Gal4-UAS system (Brand and Perrimon, 1993). The following fly
lines were used: twi-Gal4; 24B-Gal4 (Greig and Akam, 1993), UAS-
tin (Ranganayakulu et al., 1998), UAS-pnr (Gajewski et al., 1999),
UAS-Srp (Waltzer et al., 2002), UAS-TinEnR (Han et al., 2002),
UAS-PnrEnR (Klinedinst and Bodmer, 2003). Oregon-R was used as
the wild-type reference strain.
Generation of transgenic fly lines
The various Hand enhancer fragments (Fig. 2A) were PCR amplified
and subcloned into pC4LZ (containing the lacZ reporter gene) or
pPelican (containing the GFP reporter gene) (Barolo et al., 2000),
using SphI/XhoI or KpnI/NotI sites, respectively. The constructs were
injected according to standard procedures. Germline transformed,
transgenic flies were selected by red eye color (w+) and maintained as
homozygotes. At least four independent transgenic lines were
analyzed for each construct.
Immunohistochemistry and microscopy
Embryos from different lines were collected and stained with various
antibodies as previously described (Han et al., 2002). The following
primary antibodies were used: mouse anti-β-galactosidase 1:300
(Promega); rat anti-Eve 1:200 (from D. Kosman); rabbit anti-Tinman
1:500 (from R. Bodmer); rabbit anti-Dmef2 1:1000 (from B.
Peterson); rabbit anti-GFP 1:2000 (Abcam); and rabbit anti-Srp 1:500
(from R. Reuter). Cy2, Cy3, Cy5 or Biotin-conjugated secondary
antibodies (from Jackson Lab) were used to recognize the primary
antibodies. Images were obtained with a Zeiss LSM510-meta
confocal microscope or a Leica DMRXE compound microscope.
Electrophoretic mobility shift assays
GST-Tin and GST-Pnr fusion proteins were prepared according to
standard procedures. Complimentary oligonucleotides containing Tin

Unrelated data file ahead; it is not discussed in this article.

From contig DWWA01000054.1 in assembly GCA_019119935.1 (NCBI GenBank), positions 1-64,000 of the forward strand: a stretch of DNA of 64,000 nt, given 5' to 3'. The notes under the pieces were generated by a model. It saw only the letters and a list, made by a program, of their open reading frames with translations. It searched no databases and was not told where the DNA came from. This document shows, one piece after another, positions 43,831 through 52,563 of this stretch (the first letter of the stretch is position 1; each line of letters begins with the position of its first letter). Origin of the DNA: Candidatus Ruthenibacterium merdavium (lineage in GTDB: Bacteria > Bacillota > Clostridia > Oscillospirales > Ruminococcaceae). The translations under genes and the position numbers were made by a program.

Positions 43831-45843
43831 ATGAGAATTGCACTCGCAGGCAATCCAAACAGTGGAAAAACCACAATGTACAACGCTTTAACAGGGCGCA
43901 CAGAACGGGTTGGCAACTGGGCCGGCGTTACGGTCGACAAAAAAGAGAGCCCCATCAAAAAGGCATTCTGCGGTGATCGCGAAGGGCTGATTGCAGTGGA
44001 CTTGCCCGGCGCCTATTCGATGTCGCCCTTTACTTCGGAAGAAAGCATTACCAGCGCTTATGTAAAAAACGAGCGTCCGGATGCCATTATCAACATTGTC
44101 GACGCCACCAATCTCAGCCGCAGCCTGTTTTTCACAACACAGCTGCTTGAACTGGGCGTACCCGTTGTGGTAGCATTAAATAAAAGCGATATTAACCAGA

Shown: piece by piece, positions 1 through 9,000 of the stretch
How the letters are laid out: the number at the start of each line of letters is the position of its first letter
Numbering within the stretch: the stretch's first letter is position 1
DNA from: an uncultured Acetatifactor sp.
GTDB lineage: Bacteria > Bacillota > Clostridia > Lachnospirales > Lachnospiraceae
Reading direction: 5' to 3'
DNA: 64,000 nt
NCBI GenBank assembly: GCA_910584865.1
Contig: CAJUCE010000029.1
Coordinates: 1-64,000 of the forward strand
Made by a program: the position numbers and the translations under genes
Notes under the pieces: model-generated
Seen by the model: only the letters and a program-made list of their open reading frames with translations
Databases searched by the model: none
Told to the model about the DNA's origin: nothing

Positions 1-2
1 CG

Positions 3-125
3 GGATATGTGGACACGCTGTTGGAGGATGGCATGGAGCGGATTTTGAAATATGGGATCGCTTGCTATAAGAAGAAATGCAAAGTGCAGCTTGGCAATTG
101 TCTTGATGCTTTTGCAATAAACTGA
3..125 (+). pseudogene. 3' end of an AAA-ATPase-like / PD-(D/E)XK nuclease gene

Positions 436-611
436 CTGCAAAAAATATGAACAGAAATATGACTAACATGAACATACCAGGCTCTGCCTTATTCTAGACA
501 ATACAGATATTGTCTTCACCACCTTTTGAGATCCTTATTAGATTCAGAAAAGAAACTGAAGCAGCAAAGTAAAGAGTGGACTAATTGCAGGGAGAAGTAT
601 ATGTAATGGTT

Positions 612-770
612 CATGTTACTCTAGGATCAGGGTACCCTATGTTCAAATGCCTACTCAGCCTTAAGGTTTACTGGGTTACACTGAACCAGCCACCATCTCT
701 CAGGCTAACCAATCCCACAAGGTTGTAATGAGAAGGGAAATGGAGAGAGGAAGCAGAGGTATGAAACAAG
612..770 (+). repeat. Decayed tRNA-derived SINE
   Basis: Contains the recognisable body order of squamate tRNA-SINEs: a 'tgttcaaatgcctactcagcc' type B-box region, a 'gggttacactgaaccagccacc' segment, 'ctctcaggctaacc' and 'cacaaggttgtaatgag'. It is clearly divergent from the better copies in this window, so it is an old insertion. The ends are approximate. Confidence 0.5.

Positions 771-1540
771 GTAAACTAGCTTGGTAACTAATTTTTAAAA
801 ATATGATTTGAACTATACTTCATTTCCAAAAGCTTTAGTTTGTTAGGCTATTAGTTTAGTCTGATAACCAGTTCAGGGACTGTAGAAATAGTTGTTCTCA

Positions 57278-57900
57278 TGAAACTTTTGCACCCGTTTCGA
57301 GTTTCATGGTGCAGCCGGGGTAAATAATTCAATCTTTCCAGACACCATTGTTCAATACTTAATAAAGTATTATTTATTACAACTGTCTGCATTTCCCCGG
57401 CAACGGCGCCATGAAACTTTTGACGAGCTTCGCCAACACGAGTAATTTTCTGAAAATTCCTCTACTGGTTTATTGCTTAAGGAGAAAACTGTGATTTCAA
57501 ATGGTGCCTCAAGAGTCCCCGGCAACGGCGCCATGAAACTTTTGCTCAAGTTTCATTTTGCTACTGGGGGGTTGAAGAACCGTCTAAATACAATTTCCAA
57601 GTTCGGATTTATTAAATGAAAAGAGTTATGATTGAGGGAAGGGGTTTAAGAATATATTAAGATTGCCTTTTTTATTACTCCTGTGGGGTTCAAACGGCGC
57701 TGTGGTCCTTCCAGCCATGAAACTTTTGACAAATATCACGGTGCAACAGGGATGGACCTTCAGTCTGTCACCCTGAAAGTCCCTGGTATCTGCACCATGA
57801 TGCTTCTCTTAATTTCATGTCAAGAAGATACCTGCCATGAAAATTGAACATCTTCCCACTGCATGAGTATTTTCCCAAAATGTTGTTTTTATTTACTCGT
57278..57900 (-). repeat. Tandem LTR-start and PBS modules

or GATA consensus site were radiolabeled using Klenow fill-in
reaction as probes. Complimentary oligonucleotides containing wild-
type consensus binding sites or binding-site mutations were used as
non-labeled competitors to compete for the binding of GST fusion
proteins in the presence of the radio-labeled probe. After 30 minutes
incubation of the protein, probe and competitor oligonucleotides at
4°C, the products were electrophoresed in 7.5% non-denaturing
polyacrylamide gels at 4°C. The sense strand DNA sequences of the
oligonucleotides used are shown as follows with consensus binding
sites in parentheses and mutated nucleotides underlined: Tin1, TTT
CCA AAA AGG (CACTTAA) TTA ATC AAA CCC; Tin2: TTT CTG
AAG CAC (CACTTAG) ACA CTT GTC TCT; Tin3, CTT TTT ATA
AAG (TCAAGTG) CTT TTG TTT CTT; Tin4/G5: ATA ATA AAC
AAA (CAATTGA) (GATA) TCT ACG CCC CAG; G1, CTC TTG
TGT TCA (TATC) TAA AAC CAG ATT; G2, GCG TCT GCG GTT
(TATC) ACT TCC GAA ATT; G3, CCA TTA GGA ATA (TATC) TAC
AAT CAA TCG; G4: CAA TCG AGT TTT (TATC) TGC GGA TTA
CAA; Tin1m, TTT CCA AAA AGG (CATCCAA) TTA ATC AAA
CCC; Tin2m, TTT CTG AAG CAC (CATCCAG) ACA CTT GTC
TCT; Tin3m, CTT TTT ATA AAG (TCGGATG) CTT TTG TTT
CTT; Tin4m, ATA ATA AAC AAA (CATCCGA) (GATA) TCT ACG
CCC CAG; G1m, CTC TTG TGT TCA (TCCC) TAA AAC CAG
Development 132 (15)Research article